What is it?
- Dehydration occurs when you lose more fluid than you take in, and your body doesn't have enough water and other fluids to carry out its normal functions. If you don't replenish lost fluids, you may suffer serious consequences.
- Common causes of dehydration include intense diarrhea, vomiting, fever or excessive sweating. Inadequate intake of water during hot weather or exercise also may cause dehydration. Anyone may become dehydrated, but young children, older adults and people with chronic illnesses are most at risk.
- You can usually reverse mild to moderate dehydration by increasing your intake of fluids, but severe dehydration needs immediate medical treatment. The safest approach is prevention of dehydration. Monitor your fluid loss during hot weather, illness or exercise, and drink enough liquids to replace what you lose.
Mild to moderate dehydration is likely to cause:
- Dry, sticky mouth
- Sleepiness or tiredness — children are likely to be less active than usual
- Decreased urine output — fewer than six wet nappies a day for infants and eight hours or more without urination for older children and teens
- Few or no tears when crying
- Muscle weakness
- Dizziness or lightheadedness
Severe dehydration, a medical emergency, can cause:
- Extreme thirst
- Extreme fussiness or sleepiness in infants and children; irritability and confusion in adults
- Very dry mouth, skin and mucous membranes
- Lack of sweating
- Little or no urination — any urine that is produced will be dark yellow or amber
- Sunken eyes
- Shriveled and dry skin that lacks elasticity and doesn't "bounce back" when pinched into a fold
- In infants, sunken fontanels — the soft spots on the top of a baby's head
- Low blood pressure
- Rapid heartbeat
In the most serious cases, delirium or unconsciousness
Unfortunately, thirst isn't always a reliable gauge of the body's need for water, especially in children and older adults. A better barometer is the color of your urine: Clear or light-colored urine means you're well hydrated, whereas a dark yellow or amber color usually signals dehydration.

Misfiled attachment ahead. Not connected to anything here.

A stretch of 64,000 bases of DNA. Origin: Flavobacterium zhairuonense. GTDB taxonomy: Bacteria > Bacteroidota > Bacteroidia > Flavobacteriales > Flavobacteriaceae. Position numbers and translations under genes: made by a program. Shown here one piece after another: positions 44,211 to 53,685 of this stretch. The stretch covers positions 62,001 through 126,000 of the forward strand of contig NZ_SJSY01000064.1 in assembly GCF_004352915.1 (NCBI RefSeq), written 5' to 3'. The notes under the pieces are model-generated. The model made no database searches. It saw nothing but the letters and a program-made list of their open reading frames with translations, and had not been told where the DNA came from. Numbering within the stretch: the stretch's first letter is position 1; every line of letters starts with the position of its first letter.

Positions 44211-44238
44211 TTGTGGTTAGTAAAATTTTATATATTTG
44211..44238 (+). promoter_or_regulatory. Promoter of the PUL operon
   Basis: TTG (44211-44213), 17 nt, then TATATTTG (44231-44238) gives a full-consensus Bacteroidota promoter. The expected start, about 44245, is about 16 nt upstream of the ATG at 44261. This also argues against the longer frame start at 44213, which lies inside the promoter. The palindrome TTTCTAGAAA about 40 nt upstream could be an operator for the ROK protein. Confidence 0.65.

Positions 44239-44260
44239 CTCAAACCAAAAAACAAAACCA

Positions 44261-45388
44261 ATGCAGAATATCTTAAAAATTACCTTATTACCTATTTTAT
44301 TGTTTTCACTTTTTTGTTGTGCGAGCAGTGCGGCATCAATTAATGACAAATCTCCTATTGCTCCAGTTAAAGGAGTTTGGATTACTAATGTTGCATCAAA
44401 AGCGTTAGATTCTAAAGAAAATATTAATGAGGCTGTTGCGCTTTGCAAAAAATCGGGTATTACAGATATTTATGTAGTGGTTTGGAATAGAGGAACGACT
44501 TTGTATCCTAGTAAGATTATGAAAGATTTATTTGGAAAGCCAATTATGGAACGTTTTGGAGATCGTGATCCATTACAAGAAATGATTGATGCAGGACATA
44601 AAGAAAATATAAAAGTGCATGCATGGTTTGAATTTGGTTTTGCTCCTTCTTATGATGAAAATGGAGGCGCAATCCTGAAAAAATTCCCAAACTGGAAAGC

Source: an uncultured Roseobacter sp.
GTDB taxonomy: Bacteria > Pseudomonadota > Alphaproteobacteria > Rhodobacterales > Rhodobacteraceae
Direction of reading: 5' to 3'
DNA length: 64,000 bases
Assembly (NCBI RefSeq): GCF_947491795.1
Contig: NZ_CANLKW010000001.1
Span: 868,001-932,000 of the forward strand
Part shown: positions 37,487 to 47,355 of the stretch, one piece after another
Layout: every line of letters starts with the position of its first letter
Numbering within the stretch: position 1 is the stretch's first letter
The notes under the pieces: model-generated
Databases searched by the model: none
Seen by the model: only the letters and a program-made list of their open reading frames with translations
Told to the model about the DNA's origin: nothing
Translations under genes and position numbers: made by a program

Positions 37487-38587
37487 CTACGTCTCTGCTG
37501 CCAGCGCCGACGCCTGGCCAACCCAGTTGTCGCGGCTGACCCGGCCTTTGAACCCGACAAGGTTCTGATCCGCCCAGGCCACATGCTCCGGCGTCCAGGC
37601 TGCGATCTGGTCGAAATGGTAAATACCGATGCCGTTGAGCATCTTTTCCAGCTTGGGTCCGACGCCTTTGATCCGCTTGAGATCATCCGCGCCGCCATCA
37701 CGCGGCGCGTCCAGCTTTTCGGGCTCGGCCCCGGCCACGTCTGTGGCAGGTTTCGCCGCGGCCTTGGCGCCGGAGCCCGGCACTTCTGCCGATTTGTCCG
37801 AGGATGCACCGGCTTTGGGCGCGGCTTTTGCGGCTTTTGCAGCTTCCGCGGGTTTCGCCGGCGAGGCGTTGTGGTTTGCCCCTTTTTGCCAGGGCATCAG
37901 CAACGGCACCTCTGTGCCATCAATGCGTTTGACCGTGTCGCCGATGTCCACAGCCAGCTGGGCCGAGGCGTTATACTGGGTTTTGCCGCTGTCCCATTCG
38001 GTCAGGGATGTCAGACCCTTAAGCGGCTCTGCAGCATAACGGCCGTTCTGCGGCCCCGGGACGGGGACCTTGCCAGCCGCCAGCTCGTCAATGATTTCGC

- Water is essential to human life: It forms the basis for all body fluids, including blood and digestive juices; it aids in the transportation and absorption of nutrients; and it helps eliminate waste.
- If you're an average adult, every day you lose more than 10 cups (close to 2.5 liters) of water simply by sweating, breathing and eliminating waste. You also lose electrolytes — minerals such as sodium, potassium and calcium that maintain the balance of fluids in your body. Normally, you can replenish what you've lost through the foods and liquids you consume, even when you're active.
- But when you eliminate more water and salts than you replace, dehydration results — your system literally dries out. Sometimes dehydration occurs for simple reasons: You don't drink enough because you're sick or busy, or because you lack access to potable water when you're traveling, hiking or camping.
Other dehydration causes include:
- Diarrhoea, vomiting. Severe, acute diarrhea — that is, diarrhea that comes on suddenly and violently — can cause a tremendous loss of water and electrolytes in a short amount of time. If you have vomiting along with diarrhea, you lose even more fluids and minerals. Children and infants are especially at risk. Dehydration is a leading cause of death in children worldwide. In the United States, up to 300 children die of dehydration each year.
- Fever. In general, the higher your fever, the more dehydrated you may become. If you have a fever in addition to diarrhea and vomiting, you lose even more fluids.
- Excessive sweating. You lose water when you sweat. If you engage in vigorous activity and don't replace fluids as you go along, you can become dehydrated. Hot, humid weather increases the amount you sweat and the amount of fluid you lose. But you can also become dehydrated in winter if you don't replace lost fluids. Preteens and teens who participate in sports may be especially susceptible, both because of their body weight, which is generally lower than that of adults, and because they may not be experienced enough to know the warning signs of dehydration.